A lady slipped on the pavement in a street in Philadelphia and was aided to arise by a very polite gentleman. She thanked him kindly and was struck by his handsome eyes, which haunted her until she missed her pocket-book and discovered through the police that a noted pickpocket known as “Baltimore Pat” was their owner, and that his attentions were part of his daily duty of “buzzing.”
— The Wilmington Daily Herald (Wilmington, North Carolina), January 31, 1860
Imagine her embarrassment, not to mention discomfort, when she lost her footing and fell to the ground on a busy city street. Like every well-off woman in 1860, she wore a tight corset and an unwieldy hoop skirt. How did she get up without entirely losing her dignity?
Her tears were on the verge of overflowing when a young man came to her rescue. He leaned down and offered her his arm. She gratefully accepted and he easily pulled her to her feet. He smiled at her and asked if she was all right. With a blush she answered that she was fine. He nodded his hat, wished her a good day and vanished into the crowded street. She brushed off her skirts, reinstated her dignity and continued to her destination.
She arrived at the shop and selected an item to purchase but she couldn’t find her purse anywhere. Embarrassed, she left and went to the police station where she reported that her purse had been stolen. The police told her that she’d been “moll-buzzed” and showed her some photos in their rogues’ gallery. Suddenly it dawned on her why the striking-looking man had been so helpful. She pointed to a photo labeled “John William, alias Baltimore Pat.”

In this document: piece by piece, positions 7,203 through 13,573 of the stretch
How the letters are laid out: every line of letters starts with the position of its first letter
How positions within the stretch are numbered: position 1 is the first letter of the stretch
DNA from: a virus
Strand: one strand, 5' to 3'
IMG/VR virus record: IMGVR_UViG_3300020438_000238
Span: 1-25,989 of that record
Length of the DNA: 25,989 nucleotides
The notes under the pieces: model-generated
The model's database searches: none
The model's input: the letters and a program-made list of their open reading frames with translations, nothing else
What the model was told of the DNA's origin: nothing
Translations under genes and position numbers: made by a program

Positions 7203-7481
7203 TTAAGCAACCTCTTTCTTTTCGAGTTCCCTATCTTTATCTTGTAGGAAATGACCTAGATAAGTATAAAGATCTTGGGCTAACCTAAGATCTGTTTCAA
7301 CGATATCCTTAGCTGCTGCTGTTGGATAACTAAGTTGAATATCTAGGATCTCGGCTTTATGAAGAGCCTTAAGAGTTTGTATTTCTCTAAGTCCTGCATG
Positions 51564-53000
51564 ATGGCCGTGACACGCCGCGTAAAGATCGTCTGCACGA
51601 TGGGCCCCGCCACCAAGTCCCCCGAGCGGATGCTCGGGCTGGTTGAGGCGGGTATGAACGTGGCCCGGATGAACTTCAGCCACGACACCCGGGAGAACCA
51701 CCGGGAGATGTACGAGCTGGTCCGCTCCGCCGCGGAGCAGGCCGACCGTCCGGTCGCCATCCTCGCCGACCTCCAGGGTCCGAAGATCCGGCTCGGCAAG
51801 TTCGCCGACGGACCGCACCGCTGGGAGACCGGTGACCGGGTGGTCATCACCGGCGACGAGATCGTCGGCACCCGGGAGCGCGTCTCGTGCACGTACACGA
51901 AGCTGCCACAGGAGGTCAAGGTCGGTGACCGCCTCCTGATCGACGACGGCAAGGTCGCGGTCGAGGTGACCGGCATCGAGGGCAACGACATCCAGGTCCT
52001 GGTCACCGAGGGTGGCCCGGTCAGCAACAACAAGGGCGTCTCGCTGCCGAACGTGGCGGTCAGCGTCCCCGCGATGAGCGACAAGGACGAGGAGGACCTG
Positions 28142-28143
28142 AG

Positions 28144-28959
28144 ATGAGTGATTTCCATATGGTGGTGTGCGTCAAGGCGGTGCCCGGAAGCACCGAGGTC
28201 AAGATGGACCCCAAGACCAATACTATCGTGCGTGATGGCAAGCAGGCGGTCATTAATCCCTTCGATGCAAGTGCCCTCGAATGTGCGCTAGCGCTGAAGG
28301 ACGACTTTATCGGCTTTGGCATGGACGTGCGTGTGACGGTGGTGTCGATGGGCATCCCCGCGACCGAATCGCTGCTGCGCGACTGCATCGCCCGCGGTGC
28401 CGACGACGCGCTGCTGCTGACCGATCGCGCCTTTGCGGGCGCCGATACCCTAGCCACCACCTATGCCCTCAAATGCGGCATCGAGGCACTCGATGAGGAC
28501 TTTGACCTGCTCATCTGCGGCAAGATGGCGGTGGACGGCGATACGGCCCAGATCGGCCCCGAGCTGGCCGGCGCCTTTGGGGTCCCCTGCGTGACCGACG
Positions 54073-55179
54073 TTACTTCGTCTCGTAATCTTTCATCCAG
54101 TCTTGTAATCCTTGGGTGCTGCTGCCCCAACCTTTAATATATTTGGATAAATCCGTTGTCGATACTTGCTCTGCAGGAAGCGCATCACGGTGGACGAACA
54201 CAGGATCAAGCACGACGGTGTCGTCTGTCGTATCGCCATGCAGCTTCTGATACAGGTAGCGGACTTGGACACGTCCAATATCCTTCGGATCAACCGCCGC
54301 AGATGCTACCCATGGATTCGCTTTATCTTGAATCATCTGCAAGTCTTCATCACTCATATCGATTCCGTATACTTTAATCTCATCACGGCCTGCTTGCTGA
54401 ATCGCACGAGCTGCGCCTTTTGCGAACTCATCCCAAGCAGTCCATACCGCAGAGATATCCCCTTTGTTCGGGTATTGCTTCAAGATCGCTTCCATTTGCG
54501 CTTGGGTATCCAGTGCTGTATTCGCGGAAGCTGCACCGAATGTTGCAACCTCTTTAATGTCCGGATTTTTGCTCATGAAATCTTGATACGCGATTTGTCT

Pickpockets who specialized in preying on women were called “moll-buzzers.” Baltimore Pat’s good looks no doubt helped him professionally. Numerous articles describing his thievery and arrests appeared in newspapers between 1857 and 1862.
If a female victim was not available he was willing to prey on men. One Saturday night in 1862 he picked the pocket of a Baltimore merchant, B. J. Sutton, to the tune of $1,240 ($30,956 in 2018).
The arrests didn’t slow him down. He worked on trains and streetcars — a pickpocket’s paradise — where people were crowded together affording plentiful opportunity for stealthy theft. Allan Pinkerton warned about moll-buzzers in his 1884 book Thirty Years a Detective.
The scene is an ordinary street car, and the seats are all occupied. The thief enters and at once takes up his position immediately in front of the lady, with one hand he grasps the strap hanging from the roof, and the other hand is seemingly thrust into his coat pocket. I say seemingly, for really the hand of the thief is thrust through his coat, the end of which is resting carelessly on the pocket of the lady. With the hand which is pushed through his coat, the thief quietly pulls up the edge of the overskirt worn by the lady, little by little, so he can reach the pocket…and then catching hold of the pocket-book, he draws it up and into his own pocket and then steps away.
His photograph ended up in a police rogues’ gallery, likely in Baltimore or Philadelphia. Whether it helped end his career as a pickpocket is a matter of conjecture.
Featured photo: “John William, al Baltimore Pat, Pick pocket” from Rogues, A Study of Characters by Samuel G. Szabó. Collection of the Metropolitan Museum of Art.